d. Count 4 - Permanent Injunction
Fremont argues that count four must be dismissed against it because it no longer holds the loan. The Carrolls respond that count 4 should not be dismissed because it is unproven who owns the mortgage. The Carrolls' amended complaint, however, states that Fremont assigned the mortgage to Litton and does not contain any facts to support an allegation that Fremont holds the loan. Am. Compl. ¶ 1. Therefore, the Court dismisses count 4 against Fremont.
e. Counts 5, 8, and 10 - Breach of Fiduciary Duty, Negligence and Gross Negligence
Fremont argues that counts 5, 8 and 10 should be dismissed against it because Fremont did not owe a legal duty to the Carrolls beyond the contractual relationship. The Carrolls respond that Fremont concedes that it could have a fiduciary relationship with the Carrolls, and that there was a standard of care and duty to meet the standard required by that relationship, which Fremont failed to meet. The Carrolls fail to state any facts that would support a legal duty owed to them, instead stating only the elements of the claims alleged in a conclusory fashion. Therefore, the Court dismisses these counts. See Overseas Private Inv. Corp. v. Industria de Pesco, N.A., Inc., 920 F. Supp. 207, 210 (D.D.C. 1996) ("The relationship between a debtor and a creditor in a loan transaction is ordinarily a contractual relationship . . . and is not fiduciary in nature.") (internal quotation omitted).
f. Counts 6 and 7 - Conspiracy and Aiding and Abetting
Fremont argues that the Carrolls' conspiracy and aiding and abetting claims do not state valid claims for several reasons, including that these claims are not recognized under District of Columbia law as independent torts, that the Carrolls do not allege that Fremont was party to any agreement with or provided substantial assistance to another, and that a corporation cannot conspire with its agents or employees. The Carrolls rejoin that the amended complaint lays out in detail the financial motivations and benefits that defendants derived, how the unlawful acts were carried out, and how defendants pursued a common objective -- money.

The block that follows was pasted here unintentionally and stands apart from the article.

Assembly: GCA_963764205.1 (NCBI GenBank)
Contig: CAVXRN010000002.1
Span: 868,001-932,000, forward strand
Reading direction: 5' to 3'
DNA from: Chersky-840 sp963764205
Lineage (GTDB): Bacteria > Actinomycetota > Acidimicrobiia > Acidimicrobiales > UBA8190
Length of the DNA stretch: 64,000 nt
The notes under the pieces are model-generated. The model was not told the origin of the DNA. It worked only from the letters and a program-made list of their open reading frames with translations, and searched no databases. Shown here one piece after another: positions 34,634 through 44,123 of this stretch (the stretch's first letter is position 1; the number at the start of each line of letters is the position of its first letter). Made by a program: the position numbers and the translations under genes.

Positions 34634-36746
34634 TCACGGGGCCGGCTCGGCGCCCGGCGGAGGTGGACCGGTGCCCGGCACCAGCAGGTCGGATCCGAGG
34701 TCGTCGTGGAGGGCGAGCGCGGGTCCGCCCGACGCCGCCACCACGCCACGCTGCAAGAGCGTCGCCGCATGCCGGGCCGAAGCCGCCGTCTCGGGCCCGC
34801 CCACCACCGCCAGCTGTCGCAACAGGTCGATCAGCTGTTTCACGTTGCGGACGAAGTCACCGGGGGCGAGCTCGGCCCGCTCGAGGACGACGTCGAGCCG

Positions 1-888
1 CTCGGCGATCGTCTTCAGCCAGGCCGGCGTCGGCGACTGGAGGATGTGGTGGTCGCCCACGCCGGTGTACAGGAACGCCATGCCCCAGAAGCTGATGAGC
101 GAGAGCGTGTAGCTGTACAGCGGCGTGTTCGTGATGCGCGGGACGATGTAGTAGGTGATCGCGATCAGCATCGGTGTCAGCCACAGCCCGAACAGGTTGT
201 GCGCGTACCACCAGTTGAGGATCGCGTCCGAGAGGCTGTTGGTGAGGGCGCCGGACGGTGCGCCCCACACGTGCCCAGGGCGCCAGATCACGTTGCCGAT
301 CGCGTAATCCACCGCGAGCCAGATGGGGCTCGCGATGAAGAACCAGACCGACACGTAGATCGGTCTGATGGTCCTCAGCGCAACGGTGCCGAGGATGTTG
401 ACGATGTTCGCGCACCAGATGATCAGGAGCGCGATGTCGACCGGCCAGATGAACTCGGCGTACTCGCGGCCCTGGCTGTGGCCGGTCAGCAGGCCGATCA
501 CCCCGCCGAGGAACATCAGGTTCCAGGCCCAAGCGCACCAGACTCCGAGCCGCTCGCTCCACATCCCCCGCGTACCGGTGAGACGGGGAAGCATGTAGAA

Civil conspiracy is not recognized as an independent tort in the District of Columbia, but "is a means for establishing vicarious liability for [an] underlying tort." Exec. Sandwich Shoppe v. Carr Realty Corp., 749 A.2d 724, 738 (D.C. 2000) (quoting Halberstam v. Welch, 705 F.2d 472, 479 (D.C. Cir. 1983). A corporation cannot, however, conspire with its employees or agents, because "a corporation and its agents constitute a single legal entity that cannot conspire with itself." Tabb v. District of Columbia, 477 F. Supp. 2d 185, 190 (D.D.C. 2007); see also Fraidin v. Weitzman, 611 A.2d 1046, 1078 (Md. App. 1992). The Carrolls allege that Premier Mortgage and its employees and agents were agents of Fremont and were acting on behalf of Fremont. Compl. ¶ 58. Because Fremont cannot conspire with its agents, the Carrolls' conspiracy claim must be dismissed.
A claim of aiding and abetting is also not an independent tort, but a means of establishing vicarious liability in the District of Columbia. See Halberstam, 705 F.2d at 476. To prevail on an aiding and abetting claim, a plaintiff must show three elements: "(1) the party whom the defendant aids must perform a wrongful act that causes an injury; (2) the defendant must be generally aware of his role as part of an overall illegal or tortious activity at the time that he provides the assistance; [and] (3) the defendant must knowingly and substantially assist the principal violation." Id. at 477.